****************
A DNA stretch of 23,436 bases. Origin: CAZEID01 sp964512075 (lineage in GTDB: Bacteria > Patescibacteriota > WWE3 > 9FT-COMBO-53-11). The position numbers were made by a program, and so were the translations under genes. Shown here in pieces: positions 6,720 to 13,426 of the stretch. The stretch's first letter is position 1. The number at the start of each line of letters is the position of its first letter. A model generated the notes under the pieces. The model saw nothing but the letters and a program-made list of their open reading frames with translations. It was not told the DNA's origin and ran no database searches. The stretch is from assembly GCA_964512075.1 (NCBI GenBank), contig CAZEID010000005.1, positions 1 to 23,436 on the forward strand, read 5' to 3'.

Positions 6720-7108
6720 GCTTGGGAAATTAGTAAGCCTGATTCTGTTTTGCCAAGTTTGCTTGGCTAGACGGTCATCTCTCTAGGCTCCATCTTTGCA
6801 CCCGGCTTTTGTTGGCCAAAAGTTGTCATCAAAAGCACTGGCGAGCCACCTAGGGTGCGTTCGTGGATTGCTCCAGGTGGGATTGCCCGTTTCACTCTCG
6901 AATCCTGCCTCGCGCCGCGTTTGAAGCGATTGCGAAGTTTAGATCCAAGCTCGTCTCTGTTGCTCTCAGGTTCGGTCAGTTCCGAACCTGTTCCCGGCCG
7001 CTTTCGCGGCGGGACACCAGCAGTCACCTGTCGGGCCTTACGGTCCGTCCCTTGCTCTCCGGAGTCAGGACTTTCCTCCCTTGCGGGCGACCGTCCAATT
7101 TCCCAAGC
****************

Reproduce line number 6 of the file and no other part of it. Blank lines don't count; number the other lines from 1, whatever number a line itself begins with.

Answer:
7001 CTTTCGCGGCGGGACACCAGCAGTCACCTGTCGGGCCTTACGGTCCGTCCCTTGCTCTCCGGAGTCAGGACTTTCCTCCCTTGCGGGCGACCGTCCAATT